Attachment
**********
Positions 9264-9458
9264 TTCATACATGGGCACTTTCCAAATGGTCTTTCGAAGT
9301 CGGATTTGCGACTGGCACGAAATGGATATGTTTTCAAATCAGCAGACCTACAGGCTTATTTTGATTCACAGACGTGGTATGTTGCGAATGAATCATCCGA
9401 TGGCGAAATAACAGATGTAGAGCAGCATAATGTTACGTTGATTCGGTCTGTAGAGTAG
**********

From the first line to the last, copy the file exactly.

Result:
Positions 9264-9458
9264 TTCATACATGGGCACTTTCCAAATGGTCTTTCGAAGT
9301 CGGATTTGCGACTGGCACGAAATGGATATGTTTTCAAATCAGCAGACCTACAGGCTTATTTTGATTCACAGACGTGGTATGTTGCGAATGAATCATCCGA
9401 TGGCGAAATAACAGATGTAGAGCAGCATAATGTTACGTTGATTCGGTCTGTAGAGTAG